• Decrease font size
  • Return font size to normal
  • Increase font size
U.S. Department of Health and Human Services

Inspections, Compliance, Enforcement, and Criminal Investigations

  • Print
  • Share
  • E-mail

Bay View Packing Co 11/1/12


Department of Health and Human Services logoDepartment of Health and Human Services

Public Health Service
Food and Drug Administration
Minneapolis District Office
Central Region
250 Marquette Avenue, Suite 600
Minneapolis, MN 55401
Telephone: (612) 334-4100
FAX: (612) 334-4142


November 1, 2012
RETURN RECEIPT REQUESTED                          
Refer to MIN 13 – 04
Reinhard M. Liebner
President and Owner
Bay View Packing Co.
1906 W. Saint Paul Avenue
Milwaukee, Wisconsin 53233-2634
Dear Mr. Liebner:
We inspected your seafood processing facility located at 1906 West St. Paul Avenue, Milwaukee, Wisconsin, on September 25, 26, and October 3, 2012 We found that you have serious violations of the seafood Hazard Analysis and Critical Control Point (HACCP) regulation, Title 21, Code of Federal Regulations, Part 123 (21 CFR 123). In accordance with 21 CFR 123.6(g), failure of a processor of fish or fishery products to have and implement a HACCP plan that complies with this section or otherwise operate in accordance with the requirements of Part 123, renders the fish or fishery products adulterated within the meaning of section 402(a)(4) of the Federal Food, Drug, and Cosmetic Act (the Act), 21 U.S.C. § 342(a)(4). Accordingly, your Herring Party Bites in Wine Sauce, Herring Party Bites in Sour Cream and Rollmop Herring products are adulterated in that they have been prepared, packed, or held under insanitary conditions whereby they may have been rendered injurious to health. You may find the Act, the seafood HACCP regulation and the Fish and Fisheries Products Hazards & Controls Guidance through links on FDA’s home page at www.fda.gov.
Your significant violations were as follows:
1.    You must conduct or have conducted for you a hazard analysis for each kind of fish and fishery product that you produce to determine whether there are food safety hazards that are reasonably likely to occur and you must have and implement a written HACCP plan to control any food safety hazards that are reasonably likely to occur, to comply with 21 CFR 123.6(a) and (b). However, your firm does not have a HACCP plan for Herring Party Bites in Wine Sauce, Herring Party Bites in Sour Cream, and Rollmop Herring products to control the food safety hazards of histamine development, pathogen growth and Clostridium botulinum formation.
2.    You must have a HACCP plan that, at a minimum, lists monitoring procedures and their frequency for each critical control point, to comply with 21 CFR 123.6(c)(4). Your firm’s current monitoring procedures for Herring Party Bites in Wine Sauce, Herring Party Bites in Sour Cream, and Rollmop Herring do not include sufficient controls as follows:
  1. To control the hazard of histamine and Clostridium botulinum, the temperature of the herring upon receipt should be taken to ensure the fish was not temperature abused during transit to your facility.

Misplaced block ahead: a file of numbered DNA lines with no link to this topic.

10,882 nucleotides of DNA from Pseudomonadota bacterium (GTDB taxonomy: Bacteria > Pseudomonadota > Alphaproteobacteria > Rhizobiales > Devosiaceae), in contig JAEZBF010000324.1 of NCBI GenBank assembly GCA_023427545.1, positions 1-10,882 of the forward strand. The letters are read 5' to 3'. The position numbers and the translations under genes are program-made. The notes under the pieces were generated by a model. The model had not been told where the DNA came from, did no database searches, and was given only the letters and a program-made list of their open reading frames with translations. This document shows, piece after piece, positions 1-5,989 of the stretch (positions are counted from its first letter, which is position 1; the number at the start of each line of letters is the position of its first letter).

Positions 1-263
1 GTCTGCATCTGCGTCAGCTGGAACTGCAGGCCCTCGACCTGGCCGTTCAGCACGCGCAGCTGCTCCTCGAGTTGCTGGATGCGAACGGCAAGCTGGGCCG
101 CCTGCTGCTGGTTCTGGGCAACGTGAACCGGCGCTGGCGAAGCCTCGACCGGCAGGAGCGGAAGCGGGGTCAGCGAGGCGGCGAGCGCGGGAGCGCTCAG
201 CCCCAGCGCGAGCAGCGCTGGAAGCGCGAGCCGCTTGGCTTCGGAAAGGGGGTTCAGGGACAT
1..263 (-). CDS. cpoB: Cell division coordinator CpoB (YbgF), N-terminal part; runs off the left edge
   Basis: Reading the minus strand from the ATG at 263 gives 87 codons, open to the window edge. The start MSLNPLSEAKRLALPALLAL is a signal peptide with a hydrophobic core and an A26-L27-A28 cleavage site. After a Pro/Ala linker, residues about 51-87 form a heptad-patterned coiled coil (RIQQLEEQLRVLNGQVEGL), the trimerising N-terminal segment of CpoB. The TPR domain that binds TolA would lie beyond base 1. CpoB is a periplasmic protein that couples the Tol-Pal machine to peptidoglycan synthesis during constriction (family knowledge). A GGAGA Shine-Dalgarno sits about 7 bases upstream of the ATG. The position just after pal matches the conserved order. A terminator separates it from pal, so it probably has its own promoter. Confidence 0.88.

2. To control the hazard of histamine and Clostridium botulinum, the temperature of your walk-in coolers, where your herring ingredient and finished products are stored, should be monitored frequently enough to ensure the temperature does not exceed the limits.
  3. To control the hazard of pathogen and Clostridium botulinum growth, the pH of the finished herring products should be monitored often enough to ensure that each batch is within the limits.
We may take further action if you do not promptly correct these violations. For instance, we may take further action to seize your products and/or enjoin your firm from operating.
You should respond in writing within 15 working days from your receipt of this letter. Your response should outline the specific things you are doing to correct these violations. You should include in your response documentation such as HACCP and verification records, or other useful information that would assist us in evaluating your corrections. If you cannot complete all corrections before you respond, you should explain the reason for your delay and state when you will correct any remaining violations.
This letter may not list all the violations at your facility. You are responsible for ensuring that your processing plant operates in compliance with the Act and the seafood HACCP regulation (21 CFR Part 123).  You also have a responsibility to use procedures to prevent further violations of the Act and all applicable regulations.
Section 743 of the Act (21 U.S.C. § 379j-31) authorizes FDA to assess and collect fees to cover FDA’s costs for certain activities, including costs related to re-inspection.  A re-inspection is one or more inspections conducted subsequent to an inspection that identified non-compliance materially related to a food safety requirement of the Act, specifically to determine whether compliance has been achieved. Re-inspection-related costs means all expenses, including administrative expenses, incurred in connection with FDA’s arranging, conducting, and evaluating the results of the re-inspection and assessing and collecting the re-inspection fees, 21 U.S.C. § 379j-31(a)(2)(B). For a domestic facility, FDA will assess and collect fees for re-inspection-related costs from the responsible party for the domestic facility. The inspection noted in this letter identified non-compliance materially related to a food safety requirement of the Act. Accordingly, FDA may assess fees to cover any costs related to re-inspection.
Please send your reply to the Food and Drug Administration, Attention: Marie A. Fadden, Compliance Officer, Minneapolis District Office. If you have questions regarding any issues in this letter, please contact Ms. Fadden at (612) 758-7172.
Michael Dutcher, DVM
Minneapolis District